In gathering information about communities of color related to philanthropy, EFCC would also have the opportunity to learn about funds targeting communities of color and the organizations they support. Mindful of the changing face of the U.S. population, EFCC would be in a unique position to learn about the capacity of emerging institutions and how best to contribute to their development and stability. This information could inform future programming decisions within partner organizations and among philanthropic institutions.
Who are the prospective donors in communities of color and what are the best ways to engage them?
Working from a belief that communities of color do have assets to bring to philanthropy, EFCC efforts could help determine prospective donor bases and funders within these communities. By identifying leaders within communities of color and crafting a systematic approach to learn from them about giving traditions and patterns, EFCC could contribute to the wider knowledge of philanthropies and nonprofits about future best practices. The process could also address concerns among some in philanthropic circles that focusing on donors and funds from communities of color could fragment philanthropy and foster divisions in the larger community.
Over the past two years, the EFCC Initiative has taken a strategic approach to begin to answer these questions. EFCC has initiated partnerships with major granting institutions and fostered connections among selected grantees in pursuit of information and experience to bring to bear on these questions. In doing so, three basic assumptions were made to focus the work and identify tangible objectives:
First, the funding strategy targeted four ethnicities as "communities of color." In doing so, program leaders from the Kellogg Foundation and partner organizations acknowledged that the term "communities of color" is difficult to define. Within each "community" are many communities. Korean Americans are very different from Vietnamese Americans or Chinese Americans. Mexican Americans are not the same as Cuban Americans or individuals whose fathers and mothers came from South American countries. And among Native Americans, tribal differences distinguish communities and areas of interest. To lump these diverse communities together under a single name – "Latino" or "Asian" or "Native American" – suggests a uniformity among groups that may not exist. But in order to begin the task of mapping an uncharted universe – the giving practices of ethnic communities outside of mainstream philanthropy – accepting such a term, with all its shortcomings, was necessary.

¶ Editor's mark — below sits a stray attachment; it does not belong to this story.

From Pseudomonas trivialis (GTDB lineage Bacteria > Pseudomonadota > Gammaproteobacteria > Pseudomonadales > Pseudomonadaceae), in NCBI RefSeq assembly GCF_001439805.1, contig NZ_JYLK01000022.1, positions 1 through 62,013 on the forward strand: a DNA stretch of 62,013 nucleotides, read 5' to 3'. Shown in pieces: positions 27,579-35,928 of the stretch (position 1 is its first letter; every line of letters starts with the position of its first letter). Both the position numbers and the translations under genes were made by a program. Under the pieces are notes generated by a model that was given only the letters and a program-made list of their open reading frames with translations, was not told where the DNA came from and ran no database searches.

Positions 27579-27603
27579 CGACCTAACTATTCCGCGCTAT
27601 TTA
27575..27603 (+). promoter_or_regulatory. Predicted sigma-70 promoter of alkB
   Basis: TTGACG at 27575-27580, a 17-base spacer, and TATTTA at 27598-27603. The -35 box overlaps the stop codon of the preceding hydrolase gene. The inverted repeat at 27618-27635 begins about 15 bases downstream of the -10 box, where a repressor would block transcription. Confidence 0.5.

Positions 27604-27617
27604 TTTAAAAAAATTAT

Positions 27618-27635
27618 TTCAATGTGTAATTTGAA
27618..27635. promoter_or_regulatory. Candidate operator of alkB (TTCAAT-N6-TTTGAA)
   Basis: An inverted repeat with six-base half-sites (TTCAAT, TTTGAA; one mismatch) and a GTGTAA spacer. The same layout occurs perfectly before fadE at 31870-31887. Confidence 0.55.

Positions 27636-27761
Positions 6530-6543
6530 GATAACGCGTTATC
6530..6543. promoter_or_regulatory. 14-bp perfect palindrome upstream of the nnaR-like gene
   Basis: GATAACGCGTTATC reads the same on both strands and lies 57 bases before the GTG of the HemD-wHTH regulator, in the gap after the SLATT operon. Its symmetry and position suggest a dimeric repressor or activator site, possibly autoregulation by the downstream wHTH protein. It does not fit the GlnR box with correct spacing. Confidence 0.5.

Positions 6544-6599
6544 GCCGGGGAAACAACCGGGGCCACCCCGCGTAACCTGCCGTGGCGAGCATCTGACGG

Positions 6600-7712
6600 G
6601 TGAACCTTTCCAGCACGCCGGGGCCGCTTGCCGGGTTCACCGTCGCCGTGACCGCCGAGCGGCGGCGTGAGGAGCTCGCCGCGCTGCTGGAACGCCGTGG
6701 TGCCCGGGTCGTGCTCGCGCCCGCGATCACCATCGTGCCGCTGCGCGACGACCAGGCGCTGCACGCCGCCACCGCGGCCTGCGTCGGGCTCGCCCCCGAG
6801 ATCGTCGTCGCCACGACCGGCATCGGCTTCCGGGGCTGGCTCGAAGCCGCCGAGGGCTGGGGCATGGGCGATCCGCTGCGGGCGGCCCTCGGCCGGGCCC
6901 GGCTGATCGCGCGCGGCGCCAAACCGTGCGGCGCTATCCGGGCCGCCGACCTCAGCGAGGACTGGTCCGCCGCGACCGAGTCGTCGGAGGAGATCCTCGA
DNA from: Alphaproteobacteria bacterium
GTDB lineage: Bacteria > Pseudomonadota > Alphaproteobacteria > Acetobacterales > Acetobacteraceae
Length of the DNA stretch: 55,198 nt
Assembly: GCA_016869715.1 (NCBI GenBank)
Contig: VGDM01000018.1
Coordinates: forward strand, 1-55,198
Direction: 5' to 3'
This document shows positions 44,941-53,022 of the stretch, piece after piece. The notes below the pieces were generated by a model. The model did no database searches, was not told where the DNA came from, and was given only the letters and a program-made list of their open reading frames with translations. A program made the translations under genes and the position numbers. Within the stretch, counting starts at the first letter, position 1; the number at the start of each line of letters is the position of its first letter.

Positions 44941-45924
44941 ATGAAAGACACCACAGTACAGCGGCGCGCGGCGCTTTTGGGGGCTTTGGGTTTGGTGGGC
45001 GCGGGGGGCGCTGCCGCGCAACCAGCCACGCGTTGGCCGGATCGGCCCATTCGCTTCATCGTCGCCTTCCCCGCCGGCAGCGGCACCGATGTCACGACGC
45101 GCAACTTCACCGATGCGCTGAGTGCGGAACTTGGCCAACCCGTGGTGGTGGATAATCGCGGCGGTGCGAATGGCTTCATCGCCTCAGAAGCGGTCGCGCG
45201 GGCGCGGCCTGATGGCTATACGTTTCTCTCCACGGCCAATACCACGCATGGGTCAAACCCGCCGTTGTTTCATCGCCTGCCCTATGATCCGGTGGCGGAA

Second, the funding strategy focused on the endowment of philanthropies as a mechanism for strengthening communities of color. Although the four targeted groups have long-established cultural traditions of giving both time and money for charitable purposes, each group evidenced few of the philanthropic endowments that could ensure long-term stability within their communities. EFCC program leaders conjectured that increasing endowments among these communities would reduce dependence on fundraising and grants from outside communities. Building secure endowments would ensure a level of self-determination that few communities of color enjoy today.
Third, the funding strategy presumed that partnerships would be more successful at answering key questions than groups working independently. Through EFCC efforts, the Kellogg Foundation partnered with colleagues in philanthropy and selected planning grantees who worked in coalitions to pursue initiative objectives. Program leaders determined that the time invested in cultivating partnerships would reap greater rewards in the long run. For that reason, the funding effort committed resources to bringing foundation and grantee groups together to collectively explore how to pursue EFCC goals.
EFCC funding proposed work in phases. Initial work included a wide range of information gathering activities to expand what was known about philanthropic practices in communities of color, and identify strategies to strengthen and enhance these practices and related organizations. The funding strategies explored were intended to provide an information base for future EFCC programming and to identify critical grant investment points of leverage. Successful completion of EFCC could inform the common field of philanthropy and specifically guide the effort’s program design.
At this writing, the exploratory work of EFCC is completed. The report which follows details the EFCC process to date, significant findings related to each aspect of this funding effort, implications and challenges highlighted by the findings, and related recommendations for additional research and programming.